In the 2016 election, Hillary Clinton’s Democrats won the coasts. The industries that have benefited disproportionately from free trade are on the coasts – Silicon Valley and Hollywood in the west, and Wall Street and the defense industries in the east. But Trump’s Republicans won the states in between. That’s where all the farmers and manufacturing workers who have suffered from freer trade live. There are a lot of angry people, and that is driving polarized politics in the U.S. and around the world.

The combination of unfavourable demographics, excessive debt and divisiveness will make slower global growth a reality for a long time to come. As a consequence, we should expect corporate profits to also rise at a slower rate over time.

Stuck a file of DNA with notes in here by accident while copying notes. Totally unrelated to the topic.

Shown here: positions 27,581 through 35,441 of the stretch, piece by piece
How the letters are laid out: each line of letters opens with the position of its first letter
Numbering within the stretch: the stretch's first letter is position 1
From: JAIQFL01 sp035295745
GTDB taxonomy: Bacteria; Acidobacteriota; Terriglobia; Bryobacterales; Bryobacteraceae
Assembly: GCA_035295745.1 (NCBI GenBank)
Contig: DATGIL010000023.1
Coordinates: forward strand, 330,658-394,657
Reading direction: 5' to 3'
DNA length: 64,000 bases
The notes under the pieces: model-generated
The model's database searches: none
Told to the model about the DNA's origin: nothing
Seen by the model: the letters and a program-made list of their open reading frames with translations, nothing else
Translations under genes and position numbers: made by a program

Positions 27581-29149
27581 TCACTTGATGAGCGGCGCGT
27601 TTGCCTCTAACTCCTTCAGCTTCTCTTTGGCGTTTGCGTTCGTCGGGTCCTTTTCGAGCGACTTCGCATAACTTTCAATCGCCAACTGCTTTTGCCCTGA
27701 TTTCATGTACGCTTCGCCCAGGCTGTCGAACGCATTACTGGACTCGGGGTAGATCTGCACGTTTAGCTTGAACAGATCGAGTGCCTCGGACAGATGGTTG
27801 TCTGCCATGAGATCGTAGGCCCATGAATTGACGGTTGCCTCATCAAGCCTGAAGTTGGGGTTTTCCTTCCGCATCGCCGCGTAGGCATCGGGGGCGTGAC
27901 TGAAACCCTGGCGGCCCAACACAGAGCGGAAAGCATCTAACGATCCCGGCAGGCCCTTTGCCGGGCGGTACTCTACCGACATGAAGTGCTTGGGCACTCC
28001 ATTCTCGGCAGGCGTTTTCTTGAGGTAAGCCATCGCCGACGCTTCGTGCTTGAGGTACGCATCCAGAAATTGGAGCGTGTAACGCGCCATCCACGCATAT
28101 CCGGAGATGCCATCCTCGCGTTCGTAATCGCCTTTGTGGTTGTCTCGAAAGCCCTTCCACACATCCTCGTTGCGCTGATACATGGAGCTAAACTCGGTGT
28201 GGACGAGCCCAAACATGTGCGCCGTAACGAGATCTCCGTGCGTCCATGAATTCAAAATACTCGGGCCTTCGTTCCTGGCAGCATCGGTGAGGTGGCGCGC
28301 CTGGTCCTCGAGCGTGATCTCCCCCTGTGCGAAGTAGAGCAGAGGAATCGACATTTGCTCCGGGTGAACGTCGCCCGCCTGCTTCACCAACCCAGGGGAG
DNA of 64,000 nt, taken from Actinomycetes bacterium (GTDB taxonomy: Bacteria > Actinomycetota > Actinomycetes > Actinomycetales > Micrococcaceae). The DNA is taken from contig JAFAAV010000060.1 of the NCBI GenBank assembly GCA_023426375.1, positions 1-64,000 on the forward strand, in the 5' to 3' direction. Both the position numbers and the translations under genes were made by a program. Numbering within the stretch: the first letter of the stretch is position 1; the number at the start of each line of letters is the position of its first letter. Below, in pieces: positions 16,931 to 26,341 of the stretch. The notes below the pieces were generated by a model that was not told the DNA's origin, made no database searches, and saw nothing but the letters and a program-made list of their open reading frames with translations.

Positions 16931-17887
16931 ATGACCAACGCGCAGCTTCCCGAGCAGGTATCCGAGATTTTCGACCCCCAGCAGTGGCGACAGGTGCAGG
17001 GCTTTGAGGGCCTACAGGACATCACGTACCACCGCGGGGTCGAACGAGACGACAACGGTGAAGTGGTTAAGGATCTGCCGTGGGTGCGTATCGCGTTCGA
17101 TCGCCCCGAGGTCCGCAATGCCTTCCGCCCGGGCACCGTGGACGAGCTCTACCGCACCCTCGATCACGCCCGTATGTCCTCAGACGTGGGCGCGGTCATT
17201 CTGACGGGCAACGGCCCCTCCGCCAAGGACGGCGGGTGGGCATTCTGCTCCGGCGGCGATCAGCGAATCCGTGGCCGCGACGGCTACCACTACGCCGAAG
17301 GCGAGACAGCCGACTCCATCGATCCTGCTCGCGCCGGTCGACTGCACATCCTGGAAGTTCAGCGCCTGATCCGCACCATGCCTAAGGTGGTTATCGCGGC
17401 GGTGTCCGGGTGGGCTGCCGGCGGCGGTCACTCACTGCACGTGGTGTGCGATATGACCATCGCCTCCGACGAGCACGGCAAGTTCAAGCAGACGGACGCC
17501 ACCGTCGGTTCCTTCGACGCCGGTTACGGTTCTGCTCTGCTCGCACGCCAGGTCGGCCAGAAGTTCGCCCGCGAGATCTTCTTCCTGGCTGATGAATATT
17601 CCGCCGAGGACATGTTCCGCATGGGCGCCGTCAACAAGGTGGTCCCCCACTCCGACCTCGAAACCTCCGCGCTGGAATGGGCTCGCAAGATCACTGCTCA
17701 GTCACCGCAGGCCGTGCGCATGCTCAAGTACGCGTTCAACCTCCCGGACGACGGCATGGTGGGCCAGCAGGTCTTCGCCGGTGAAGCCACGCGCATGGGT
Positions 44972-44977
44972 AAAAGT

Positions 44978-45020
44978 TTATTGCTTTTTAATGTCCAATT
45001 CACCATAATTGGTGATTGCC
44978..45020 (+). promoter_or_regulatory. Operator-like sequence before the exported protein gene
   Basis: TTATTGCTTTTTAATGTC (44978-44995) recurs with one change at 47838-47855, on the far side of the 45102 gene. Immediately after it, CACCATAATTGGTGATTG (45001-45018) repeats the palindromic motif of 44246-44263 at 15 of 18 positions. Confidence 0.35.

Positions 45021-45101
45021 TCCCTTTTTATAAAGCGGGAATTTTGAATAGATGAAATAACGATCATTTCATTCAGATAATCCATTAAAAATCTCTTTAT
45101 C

Stocks can and have risen at a faster pace than corporate profits in recent years because valuation multiples have expanded as interest rates have fallen. In 2019, corporate profits barely increased, and yet the U.S. and Canadian equity benchmarks rose 32% and 22%, respectively.

While we believe there is still scope for valuation multiples to increase, it’s not realistic to expect double-digit returns from stocks when growth is slow and valuation multiples are already on the higher side of reasonable. We need to lower our return expectations. We used to expect stocks to generate average returns of 8-10% over the long term, but 5-7% is more realistic today.

Different Makes a Difference